The report found a staggering 84 percent of journalists surveyed reported being threatened at least once, while five percent reported being threatened on a daily basis. The report also identified gangs, politicians, and religious extremists as threats to media freedom, and claimed approximately 43 percent of journalists do not  report threats to authorities.

In addition to threats, Raajje TV offices were destroyed in an arson attack in October. The station has accused the police of negligence in preventing the torching of their headquarters and the attack on journalist Asward.

DhiTV’s Midhath also noted that coverage of the Armenian drug traffickers the Artur bothers was followed by threats. The brothers were alleged portrayed in some outlets as having connections to Minister of Tourism Ahmed Adeeb.

In 2010, staff members of DhiTV and Haveeru were attacked following the coverage of the release of a convicted gang leader in 2010. A Haveeru employee was stabbed with a knife in the incident.

On Saturday, six MP s from the opposition Maldivian Democratic Party (MDP), including three female MPs received murder threats via text message.

The first text stating MPs will be killed if they “behave inappropriately.” The second one said, “It is not a sin to kill those who challenge Allah’s words and call for freedom of religion. Afrasheem Ali was an example.”

Former MP and moderate Islamic Scholar Dr Afrasheem Ali was brutally murdered at his own home in October 2012, while MPAlhan Fahmy was unable to walk for months following a stabbing in February.


Dismissed Brigadier General Nilam files case with Human Rights Commission

Former Maldives National Defence Force (MNDF) Brigadier General Ahmed Nilam has filed a case with the Human Rights Commission (HRCM) relating to his suspension and eventual dismissal from service.

A ten-month suspension followed statements made by Nilam to the Majlis government oversight committee in January last year during which he claimed the February 2012 change of government had “all the characteristics of a coup”.

Nilam told Minivan News today that his case – submitted after unsuccessful attempt to take the issue through the courts – was important for both the MNDF and for democracy.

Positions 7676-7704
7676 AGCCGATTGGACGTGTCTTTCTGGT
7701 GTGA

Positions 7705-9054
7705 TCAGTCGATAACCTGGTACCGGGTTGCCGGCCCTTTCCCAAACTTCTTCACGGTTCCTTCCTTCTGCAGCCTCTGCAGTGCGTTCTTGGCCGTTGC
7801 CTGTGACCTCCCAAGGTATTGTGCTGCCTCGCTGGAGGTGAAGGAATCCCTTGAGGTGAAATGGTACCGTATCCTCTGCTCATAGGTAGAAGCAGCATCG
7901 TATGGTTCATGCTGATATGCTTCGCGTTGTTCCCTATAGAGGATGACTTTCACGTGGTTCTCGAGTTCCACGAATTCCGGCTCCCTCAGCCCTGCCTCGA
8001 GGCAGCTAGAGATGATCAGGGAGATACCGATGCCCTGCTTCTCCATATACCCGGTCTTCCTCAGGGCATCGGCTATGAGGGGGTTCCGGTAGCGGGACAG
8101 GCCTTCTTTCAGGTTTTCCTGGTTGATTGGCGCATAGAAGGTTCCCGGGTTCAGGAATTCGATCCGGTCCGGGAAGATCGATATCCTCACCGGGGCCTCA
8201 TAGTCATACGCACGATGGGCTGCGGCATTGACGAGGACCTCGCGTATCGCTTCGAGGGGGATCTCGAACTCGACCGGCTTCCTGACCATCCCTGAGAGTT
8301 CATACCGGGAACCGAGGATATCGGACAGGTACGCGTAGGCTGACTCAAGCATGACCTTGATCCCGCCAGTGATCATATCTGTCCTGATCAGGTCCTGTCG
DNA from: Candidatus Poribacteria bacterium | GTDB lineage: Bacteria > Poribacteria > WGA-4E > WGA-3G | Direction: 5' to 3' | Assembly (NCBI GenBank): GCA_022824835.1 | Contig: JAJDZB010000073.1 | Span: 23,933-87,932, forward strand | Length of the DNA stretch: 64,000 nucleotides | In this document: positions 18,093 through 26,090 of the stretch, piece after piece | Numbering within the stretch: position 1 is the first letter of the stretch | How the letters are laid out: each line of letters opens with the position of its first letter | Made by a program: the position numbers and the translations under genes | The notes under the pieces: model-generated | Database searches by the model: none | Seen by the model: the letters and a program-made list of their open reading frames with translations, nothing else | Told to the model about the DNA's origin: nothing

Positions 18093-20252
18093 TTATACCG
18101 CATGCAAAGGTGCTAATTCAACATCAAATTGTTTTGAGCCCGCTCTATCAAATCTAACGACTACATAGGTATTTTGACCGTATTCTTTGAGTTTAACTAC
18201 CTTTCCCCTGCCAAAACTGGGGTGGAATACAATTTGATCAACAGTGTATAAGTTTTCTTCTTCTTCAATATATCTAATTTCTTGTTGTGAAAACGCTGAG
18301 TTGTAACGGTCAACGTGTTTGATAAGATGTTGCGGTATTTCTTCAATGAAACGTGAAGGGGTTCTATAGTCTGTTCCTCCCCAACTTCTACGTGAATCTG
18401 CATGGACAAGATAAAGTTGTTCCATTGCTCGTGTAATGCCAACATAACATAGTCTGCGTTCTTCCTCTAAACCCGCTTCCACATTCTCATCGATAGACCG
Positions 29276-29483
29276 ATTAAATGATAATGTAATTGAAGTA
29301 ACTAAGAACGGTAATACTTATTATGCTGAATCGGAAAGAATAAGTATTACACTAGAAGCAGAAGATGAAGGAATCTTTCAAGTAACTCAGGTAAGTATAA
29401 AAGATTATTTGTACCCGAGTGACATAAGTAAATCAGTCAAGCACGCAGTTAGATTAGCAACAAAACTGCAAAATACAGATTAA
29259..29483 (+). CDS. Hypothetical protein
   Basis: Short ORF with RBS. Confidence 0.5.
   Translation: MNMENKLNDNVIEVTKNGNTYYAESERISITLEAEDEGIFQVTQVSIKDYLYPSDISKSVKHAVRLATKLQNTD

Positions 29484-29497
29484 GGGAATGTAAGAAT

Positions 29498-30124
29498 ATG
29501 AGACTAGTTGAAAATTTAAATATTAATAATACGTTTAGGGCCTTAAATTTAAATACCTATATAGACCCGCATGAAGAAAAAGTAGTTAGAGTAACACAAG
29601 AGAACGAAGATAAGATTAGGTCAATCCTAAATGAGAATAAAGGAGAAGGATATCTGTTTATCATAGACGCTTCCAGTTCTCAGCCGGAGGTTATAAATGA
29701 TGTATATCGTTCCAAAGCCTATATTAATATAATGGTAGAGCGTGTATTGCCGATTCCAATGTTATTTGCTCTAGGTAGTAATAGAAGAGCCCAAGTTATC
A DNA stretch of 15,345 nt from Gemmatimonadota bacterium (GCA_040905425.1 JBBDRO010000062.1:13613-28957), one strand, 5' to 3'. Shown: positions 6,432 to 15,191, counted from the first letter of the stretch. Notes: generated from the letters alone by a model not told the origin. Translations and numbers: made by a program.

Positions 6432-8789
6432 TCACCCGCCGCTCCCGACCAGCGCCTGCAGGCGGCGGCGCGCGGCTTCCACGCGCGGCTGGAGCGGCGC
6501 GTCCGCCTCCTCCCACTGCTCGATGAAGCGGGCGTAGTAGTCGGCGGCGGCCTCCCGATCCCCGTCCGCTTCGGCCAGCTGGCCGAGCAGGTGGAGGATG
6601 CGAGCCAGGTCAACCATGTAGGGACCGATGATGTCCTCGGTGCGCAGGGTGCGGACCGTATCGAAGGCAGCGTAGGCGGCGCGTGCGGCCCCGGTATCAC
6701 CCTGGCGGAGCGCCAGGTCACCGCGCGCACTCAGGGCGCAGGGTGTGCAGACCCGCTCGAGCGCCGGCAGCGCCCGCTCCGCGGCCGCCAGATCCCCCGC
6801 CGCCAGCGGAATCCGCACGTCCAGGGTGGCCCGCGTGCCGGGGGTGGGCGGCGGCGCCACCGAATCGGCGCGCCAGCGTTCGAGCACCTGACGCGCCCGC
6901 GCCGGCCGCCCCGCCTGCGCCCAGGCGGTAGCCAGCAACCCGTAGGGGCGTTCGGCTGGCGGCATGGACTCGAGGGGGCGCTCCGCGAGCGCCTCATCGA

“I strongly believe that if I stay quiet, the upholding of democracy will not be there and subordinate soldiers will continue to get unfair punishments” the 26-year veteran explained.

He maintains that his career was ended in relation to his comments to the oversight committee – constitutionally protected under parliamentary privilege – which were later publicised by committee MPs.

Saying at the time of of Nilam’s dismissal in November that he had been relieved of duty for “violating MNDF duties and disciplinary norms, repeating acts that should not be seen from an MNDF officer, revealing secret information against military regulations, diminishing the honor of the MNDF, and sowing discord in the military”, the MNDF had no further comment to make on the matter today.

Nilam – formerly head of military intelligence – explained that around a dozen other soldiers were dismissed immediately after the February transfer of power, suggesting all of these cases breached the rights enshrined in the 2008 constitution.

“I love democracy – I want this country to be a democratic Islamic country and we are evading from it during the last two years,” he said.

Depending on the outcome of the commission’s report, Nilam pledged to take his case to the the relevant international bodies.

After effects

The fallout from the chaotic events of February 2012 continue more that two years on, with former President Mohamed Nasheed claiming earlier this week that the events had set a precedent that would have lasting effects.

“The legitimate means of changing regimes has been demonstrated in 2012. The Supreme Court has demonstrated how to interpret the constitution. With that legitimacy, both ourselves and those in power, we should not rule out the possibility that another group may overthrow the government,” he told Maldivian Democratic Party (MDP) supporters in Malé.

MDP MP Eva Abdulla has also called this week for Attorney General Mohamed Anil to appear before the Majlis in order to explain how his government is addressing the recommendations of the Commonwealth-backed national inquiry.

While dismissing the claims of mutiny among security forces and duress in Nasheed’s resignation, the CoNI report did recommend reform of the judiciary and security services, as well as prosecution of those security personnel found guilty of acts of brutality.

The CoNI was subsequently criticised by legal experts as being “selective”, “flawed”, and having exceeded its mandate, prompting a further parliamentary probe into the presidential transition.

Following its own investigations into the events of leading to Nasheed’s resignation, and the brutal police crackdown on his supporters the following day, the HRCM last December accused institutions of failing to implement the majority of its recommendations.

HRCM Vice President Ahmed Tholal told Minivan News today that the commission was due to release a further report into the extent to which stakeholders have complied with its advice in the coming weeks.

The commission was unable to discuss ongoing cases such as General Nilam’s, he explained.


Home minister violates Anti-Torture Act

Minister of Home Affairs Umar Naseer has failed to publicise a document as specified in the recently passed Anti-torture Act, thereby violating the articles of the landmark legislation.